HomeGroupsTalkZeitgeist
Hide this

Results from Google Books

Click on a thumbnail to go to Google Books.

The Bust Guide to the New Girl Order by…
Loading...

The Bust Guide to the New Girl Order (1999)

by Marcelle Karp (Editor), Marcelle Karp, Debbie Stoller (Editor), Debbie Stoller

MembersReviewsPopularityAverage ratingMentions
538518,671 (3.75)4
None

None.

Loading...

Sign up for LibraryThing to find out whether you'll like this book.

No current Talk conversations about this book.

» See also 4 mentions

Showing 5 of 5
I didn't enjoy this nearly as much as the Bitch compilation. It was less substantial and there was a lot more attempt at empty shock value by some of the writers. It probably works better as a periodic disposable magazine than as an attempt at essays with long-term relevance. I did really enjoy the introductory essays in each chapter by the editors (one of which is still with the magazine), and Lynn Peril writes for them these days, so I'll probably still try the magazine. It is also very dated, but I was in my early to mid-20s when the stuff was written, and I can still remember how I felt about all that at the time, so that wasn't really a problem. ( )
  kristenn | Jan 10, 2010 |
I picked this up hoping for a feminist alternative to Cosmo. I got Cosmo with a "feminist" label--though not necessarily feminist views. By this I mean that the articles alternated between sex-positive and crude slut-shaming. At one point Cindy Crawford is called "Cindy 'I call myself a feminist because I sell my own body' Crawford," and several articles later a writer lauds a porn star being interviewed for "profiting from sex on her own terms." Besides that, the section on "Don'ts for Boys" was sexist and insensitive.

This was a fun read, as a college student, but I wouldn't buy a copy for my younger sister until she's better developed her ability to read critically. ( )
  okrysmastree | Nov 4, 2009 |
A must read for third-wave feminists or anyone interested in feminism. The essays have both a sense of humor and a bite. ( )
1 vote ChicGeekGirl21 | Sep 1, 2007 |
Until I picked this one up at my local bookstore, I had never heard of Bust Magazine. I am now a huge fan and avid subscriber. This is the book to give any gal out there the confidence to do anything. I especially like Bust's balanced approach to controversial people and subjects. A must for any woman/girl/feminist/mother/wife/lesbian/artist worth her salts. ( )
  Duranfan | May 24, 2007 |
In BUST we've captured the voice of a brave new girl: one that is raw and real, straightforward and sarcastic, smart and silly, and liberally sprinkled with references to our own Girl Culture." So say Marcelle Karp and Debbie Stoller, smart, sassy founders of BUST ("the magazine for women with something to get off their chests"), and editors of this funky, fabulous, neofeminist manifesto. The Guide to the New Girl Order collects the best of BUST, including thoughtful articles, personal essays, and racy rants about anything from abortion to the lameness of the Lifetime television network. In their own words, they address "that shared set of female experiences that includes Barbies and blowjobs, sexism and shoplifting, Vogue and vaginas."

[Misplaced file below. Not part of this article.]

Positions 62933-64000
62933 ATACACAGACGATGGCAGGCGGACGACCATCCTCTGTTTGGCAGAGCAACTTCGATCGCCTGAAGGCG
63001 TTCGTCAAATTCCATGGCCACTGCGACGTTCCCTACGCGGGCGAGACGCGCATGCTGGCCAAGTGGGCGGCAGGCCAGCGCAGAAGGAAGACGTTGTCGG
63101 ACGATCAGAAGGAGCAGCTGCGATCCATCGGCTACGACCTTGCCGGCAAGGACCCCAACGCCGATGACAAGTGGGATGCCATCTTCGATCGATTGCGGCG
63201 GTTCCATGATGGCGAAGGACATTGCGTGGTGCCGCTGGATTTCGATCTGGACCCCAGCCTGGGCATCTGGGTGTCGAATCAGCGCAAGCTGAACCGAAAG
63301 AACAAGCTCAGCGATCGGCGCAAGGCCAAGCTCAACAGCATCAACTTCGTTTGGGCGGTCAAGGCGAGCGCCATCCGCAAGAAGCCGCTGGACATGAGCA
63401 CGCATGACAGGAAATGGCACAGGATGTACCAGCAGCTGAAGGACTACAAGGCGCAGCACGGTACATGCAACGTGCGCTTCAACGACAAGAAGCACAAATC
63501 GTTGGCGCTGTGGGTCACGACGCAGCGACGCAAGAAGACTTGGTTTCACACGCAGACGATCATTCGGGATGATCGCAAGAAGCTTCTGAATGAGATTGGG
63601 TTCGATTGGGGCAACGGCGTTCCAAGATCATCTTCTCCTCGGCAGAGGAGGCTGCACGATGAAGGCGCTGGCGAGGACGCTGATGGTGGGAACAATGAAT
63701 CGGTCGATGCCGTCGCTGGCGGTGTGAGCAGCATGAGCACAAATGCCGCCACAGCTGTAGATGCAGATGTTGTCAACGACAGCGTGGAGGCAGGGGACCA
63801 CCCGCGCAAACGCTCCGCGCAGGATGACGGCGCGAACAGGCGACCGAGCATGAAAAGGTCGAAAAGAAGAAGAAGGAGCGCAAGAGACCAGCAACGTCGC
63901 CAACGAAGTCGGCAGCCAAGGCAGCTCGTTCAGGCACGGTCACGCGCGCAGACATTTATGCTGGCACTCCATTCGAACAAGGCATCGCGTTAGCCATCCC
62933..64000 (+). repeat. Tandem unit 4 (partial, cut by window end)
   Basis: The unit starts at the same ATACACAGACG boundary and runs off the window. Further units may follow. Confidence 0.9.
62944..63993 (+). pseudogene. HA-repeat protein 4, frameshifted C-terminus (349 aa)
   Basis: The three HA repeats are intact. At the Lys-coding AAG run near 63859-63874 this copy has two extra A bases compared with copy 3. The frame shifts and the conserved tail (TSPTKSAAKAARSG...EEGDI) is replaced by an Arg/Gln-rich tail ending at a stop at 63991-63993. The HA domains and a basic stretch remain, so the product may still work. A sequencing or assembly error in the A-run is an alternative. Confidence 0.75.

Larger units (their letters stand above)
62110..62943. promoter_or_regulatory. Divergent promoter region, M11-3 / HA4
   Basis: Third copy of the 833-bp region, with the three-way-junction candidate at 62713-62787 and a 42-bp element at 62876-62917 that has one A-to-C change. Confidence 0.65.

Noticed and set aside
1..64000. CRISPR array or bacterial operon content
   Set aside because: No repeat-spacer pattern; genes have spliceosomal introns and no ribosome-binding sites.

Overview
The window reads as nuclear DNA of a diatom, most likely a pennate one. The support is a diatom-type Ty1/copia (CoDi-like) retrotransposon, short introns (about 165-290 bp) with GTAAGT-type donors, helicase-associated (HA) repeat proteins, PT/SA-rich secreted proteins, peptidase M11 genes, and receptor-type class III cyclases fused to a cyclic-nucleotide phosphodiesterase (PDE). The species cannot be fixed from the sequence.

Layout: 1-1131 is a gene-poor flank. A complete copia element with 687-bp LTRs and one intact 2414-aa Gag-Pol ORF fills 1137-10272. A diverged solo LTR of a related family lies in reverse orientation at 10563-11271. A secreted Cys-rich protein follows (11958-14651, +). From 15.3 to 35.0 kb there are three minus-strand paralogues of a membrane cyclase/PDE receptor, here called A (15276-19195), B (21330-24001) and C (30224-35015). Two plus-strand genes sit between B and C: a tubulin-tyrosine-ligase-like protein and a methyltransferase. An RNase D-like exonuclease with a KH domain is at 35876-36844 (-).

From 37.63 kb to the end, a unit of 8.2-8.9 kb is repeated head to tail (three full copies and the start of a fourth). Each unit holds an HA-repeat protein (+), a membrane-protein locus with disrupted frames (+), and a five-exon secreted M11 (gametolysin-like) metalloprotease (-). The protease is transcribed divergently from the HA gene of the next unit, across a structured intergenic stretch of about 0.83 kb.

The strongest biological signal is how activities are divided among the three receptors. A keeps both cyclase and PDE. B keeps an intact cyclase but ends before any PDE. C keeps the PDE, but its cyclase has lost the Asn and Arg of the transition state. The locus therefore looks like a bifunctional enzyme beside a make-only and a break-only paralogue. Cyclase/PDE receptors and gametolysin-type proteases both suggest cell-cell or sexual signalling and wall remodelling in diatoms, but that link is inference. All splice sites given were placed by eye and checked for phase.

Having started out as a hand-stapled zine, BUST swims with an in-your-face, grrrl power attitude that alternately taunts, encourages, and calls readers to battle. Contributors range from mysterious authors with names like Betty Boob and Scarlett Fever to such famous femmes as Courtney Love. Karp and Stoller organize the pieces into sections labeled "Sex and the Thinking Girl, "Men Are from Uranus," etc., offering introductions for each that provide humor, insight, and cultural context. And with selections like "Sex, Lies, and Tampax," "How to Be as Horny as a Guy," and "Bitch on Heels," this is not your mother's ladies' journal. Also included are such hilarious explorations of pop culture as "The Mysterious Eroticism of Mini-Backpacks," "My Keanu, A Fantasy," and "Bring Me the Head of Melanie Banderas." Whether you're intimidated or intrigued by such an irreverent approach to redefining the feminine, there's only more to come--and there's no place to hide. As the editors warn, "Wake up and smell the lipgloss, ladies: the New Girl Order has arrived." --Brangien Davis
1 vote hananokaoi | Nov 3, 2006 |
Showing 5 of 5
no reviews | add a review

» Add other authors (6 possible)

Author nameRoleType of authorWork?Status
Karp, MarcelleEditorprimary authorall editionsconfirmed
Karp, Marcellemain authorall editionsconfirmed
Stoller, DebbieEditormain authorall editionsconfirmed
Stoller, Debbiemain authorall editionsconfirmed
You must log in to edit Common Knowledge data.
For more help see the Common Knowledge help page.
Series (with order)
Canonical title
Original title
Alternative titles
Original publication date
People/Characters
Important places
Important events
Related movies
Awards and honors
Epigraph
Dedication
First words
Quotations
Last words
Disambiguation notice
Publisher's editors
Blurbers
Publisher series
Original language

References to this work on external resources.

Wikipedia in English (2)

Book description
Haiku summary

No descriptions found.

No library descriptions found.

Quick Links

Swap Ebooks Audio
8 avail.
14 wanted
1 pay

Popular covers

Rating

Average: (3.75)
0.5 1
1 3
1.5
2 2
2.5 1
3 27
3.5 6
4 35
4.5 6
5 20

Is this you?

Become a LibraryThing Author.

 

Help/FAQs | About | Privacy/Terms | Blog | Contact | LibraryThing.com | APIs | WikiThing | Common Knowledge | Legacy Libraries | Early Reviewers | 91,652,756 books! | Top bar: Always visible